After lunch in Naqsh-e Jahan in a tourist restaurant marauding as a local hangout, we decided to check out the famous buildings around Naqsh-e Jahan square - the most gorgeous and one of the largest town squares in the world. First was Ali Qapu, yet another Safavid palace overflowing with extravagance. This multi-storied compact palace looks over the Naqsh-e Jahan square and provides a brilliant platform to take in the full panorama of this gorgeous square. Alas, the interiors of the palace on the lower floors are not well restored. The top floor however is delightfully interesting. It’s a hall where the walls and ceilings are covered in small alcoves shaped like musical instruments. The walls are made from thin fragile plaster,
so we were curious to understand the purpose of these seemingly decorative but rather useless alcoves. It turns out that these were designed to absorb acoustic echo so that when musicians played, there was no reverberation but just the single clear sound of the musician. Brilliant and beautiful!
The next stop was Imam Mosque. A word about the word Imam. Iran are Shiite muslims, and one difference from Sunni muslims is the reverence of the twelve Imams - historically important God-ordained people since the start of Islam, of which Imam Khomeni was the most recent. Well this mosque used to be called the Shah or Royal Mosque, but after the Iranian revolution was renamed to Imam mosque in celebration of the revolution. Being the Royal mosque no expense had been spared when it was constructed. This was undoubtedly one of the most impressive mosque interiors we saw. The interior is covered with ornate blue tiles and gold trimmings and well restored calligraphy. Every inch has a distinct meaning or purpose, every random stroke of ink is actually part of a greater part of art that extolls one of the Imams or God. It’s a fascinating place to just recline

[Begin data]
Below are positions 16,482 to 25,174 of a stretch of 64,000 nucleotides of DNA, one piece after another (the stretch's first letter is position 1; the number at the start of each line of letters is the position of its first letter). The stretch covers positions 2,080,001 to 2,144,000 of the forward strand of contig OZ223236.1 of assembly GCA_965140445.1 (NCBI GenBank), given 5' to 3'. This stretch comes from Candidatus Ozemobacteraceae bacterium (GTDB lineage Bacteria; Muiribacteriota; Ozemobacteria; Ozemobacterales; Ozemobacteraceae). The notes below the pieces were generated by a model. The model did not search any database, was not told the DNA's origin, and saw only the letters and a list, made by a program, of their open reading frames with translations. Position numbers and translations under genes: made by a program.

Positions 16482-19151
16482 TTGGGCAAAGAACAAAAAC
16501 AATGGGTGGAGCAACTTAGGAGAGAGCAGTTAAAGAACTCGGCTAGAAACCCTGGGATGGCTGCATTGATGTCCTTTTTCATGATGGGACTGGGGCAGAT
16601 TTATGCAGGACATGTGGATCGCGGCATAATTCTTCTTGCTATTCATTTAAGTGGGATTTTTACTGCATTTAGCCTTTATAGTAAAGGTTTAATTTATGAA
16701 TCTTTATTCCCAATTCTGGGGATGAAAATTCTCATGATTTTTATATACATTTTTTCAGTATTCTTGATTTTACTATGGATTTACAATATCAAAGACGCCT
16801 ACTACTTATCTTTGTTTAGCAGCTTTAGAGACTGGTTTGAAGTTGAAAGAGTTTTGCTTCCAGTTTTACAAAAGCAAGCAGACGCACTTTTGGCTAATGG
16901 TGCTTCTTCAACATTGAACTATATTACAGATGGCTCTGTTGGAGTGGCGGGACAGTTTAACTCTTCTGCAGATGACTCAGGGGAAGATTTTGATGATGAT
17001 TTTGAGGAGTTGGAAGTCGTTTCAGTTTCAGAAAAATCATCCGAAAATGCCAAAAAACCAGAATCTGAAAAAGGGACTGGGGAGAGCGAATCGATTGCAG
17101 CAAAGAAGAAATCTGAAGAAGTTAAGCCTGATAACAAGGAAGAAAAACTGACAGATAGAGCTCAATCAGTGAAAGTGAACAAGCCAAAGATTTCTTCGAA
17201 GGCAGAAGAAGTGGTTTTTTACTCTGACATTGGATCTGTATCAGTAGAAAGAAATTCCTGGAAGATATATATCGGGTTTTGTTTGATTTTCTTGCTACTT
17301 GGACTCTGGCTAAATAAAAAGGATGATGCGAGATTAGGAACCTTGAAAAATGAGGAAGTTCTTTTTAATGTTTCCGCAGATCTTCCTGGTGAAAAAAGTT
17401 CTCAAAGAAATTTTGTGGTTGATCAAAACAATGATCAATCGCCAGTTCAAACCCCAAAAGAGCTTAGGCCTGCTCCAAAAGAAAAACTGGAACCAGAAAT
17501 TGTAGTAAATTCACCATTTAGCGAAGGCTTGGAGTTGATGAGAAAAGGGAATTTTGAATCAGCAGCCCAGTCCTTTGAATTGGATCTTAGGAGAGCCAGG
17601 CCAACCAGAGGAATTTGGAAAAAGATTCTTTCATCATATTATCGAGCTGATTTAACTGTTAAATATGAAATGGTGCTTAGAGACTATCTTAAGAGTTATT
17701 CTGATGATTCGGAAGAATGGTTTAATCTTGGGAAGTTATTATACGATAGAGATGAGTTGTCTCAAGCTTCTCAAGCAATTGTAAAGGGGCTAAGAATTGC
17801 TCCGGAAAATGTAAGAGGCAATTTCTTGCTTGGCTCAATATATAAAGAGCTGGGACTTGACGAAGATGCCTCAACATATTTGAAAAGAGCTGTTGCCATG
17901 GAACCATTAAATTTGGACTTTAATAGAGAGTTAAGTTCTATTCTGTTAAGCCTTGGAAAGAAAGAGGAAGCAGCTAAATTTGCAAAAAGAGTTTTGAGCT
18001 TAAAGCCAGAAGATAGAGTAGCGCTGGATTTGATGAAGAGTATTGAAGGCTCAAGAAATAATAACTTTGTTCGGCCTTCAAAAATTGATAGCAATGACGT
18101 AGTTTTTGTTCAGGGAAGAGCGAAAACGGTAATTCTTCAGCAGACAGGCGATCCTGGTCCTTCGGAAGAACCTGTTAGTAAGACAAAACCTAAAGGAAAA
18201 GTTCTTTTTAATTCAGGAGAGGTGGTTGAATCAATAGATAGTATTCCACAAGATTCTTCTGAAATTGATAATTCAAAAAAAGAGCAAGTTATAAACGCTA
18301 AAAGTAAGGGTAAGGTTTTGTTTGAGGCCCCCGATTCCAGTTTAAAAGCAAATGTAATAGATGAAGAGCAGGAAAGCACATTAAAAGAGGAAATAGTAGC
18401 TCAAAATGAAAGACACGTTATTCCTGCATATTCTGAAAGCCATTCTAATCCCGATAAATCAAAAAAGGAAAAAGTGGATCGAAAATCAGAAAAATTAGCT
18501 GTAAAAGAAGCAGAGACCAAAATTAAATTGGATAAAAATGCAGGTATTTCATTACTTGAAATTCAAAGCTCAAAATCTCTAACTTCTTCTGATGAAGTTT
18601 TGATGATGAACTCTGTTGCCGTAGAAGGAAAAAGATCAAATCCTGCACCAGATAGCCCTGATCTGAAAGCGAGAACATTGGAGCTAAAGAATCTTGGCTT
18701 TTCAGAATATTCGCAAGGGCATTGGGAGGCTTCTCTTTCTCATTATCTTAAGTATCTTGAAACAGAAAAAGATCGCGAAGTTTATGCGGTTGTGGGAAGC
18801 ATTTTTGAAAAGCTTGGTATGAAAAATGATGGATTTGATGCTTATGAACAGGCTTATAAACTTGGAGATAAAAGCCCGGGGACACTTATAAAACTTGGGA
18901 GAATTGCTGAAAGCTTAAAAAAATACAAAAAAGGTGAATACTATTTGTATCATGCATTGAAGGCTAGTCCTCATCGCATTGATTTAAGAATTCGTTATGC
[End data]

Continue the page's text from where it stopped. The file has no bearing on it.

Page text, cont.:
and gaze at. Its also incredibly cool inside so if for no other reason it’s a great retreat from the boiling heat outside.
The evening was spent wandering the bazaar alleyways looking for ways to spend our money on treasures that vendors were willing to at special prices 'just for us' since they really like people from our part of the world. ie. lots of junk that is overpriced. But in reality there actually were some really nice vases that were well worth filling a suitcase with.
That night we headed to the amazing Abbasi hotel for a late night snack of Ash. Ash is a vegetable soup made from chickpeas, lentils, lots of spices and topped with a dollop of cream that is incredibly popular at the Abbasi hotel. Apparently its for the soup, but we suspect the main reason the beautiful persian garden courtyard of Abbasi hotel is overflowing with people at 10pm is that you can enjoy an evening in a spectacular garden and feel like royalty all for the price of an incredibly affordably priced bowl of soup. This garden was gorgeous and highly recommended if you are looking to be impressed.
Tot: 3.948s; Tpl: 0.049s; cc: 22; qc: 101; dbt: 0.0635s; 3; m:saturn w:www (22.214.171.124); sld: 1;
; mem: 1.5mb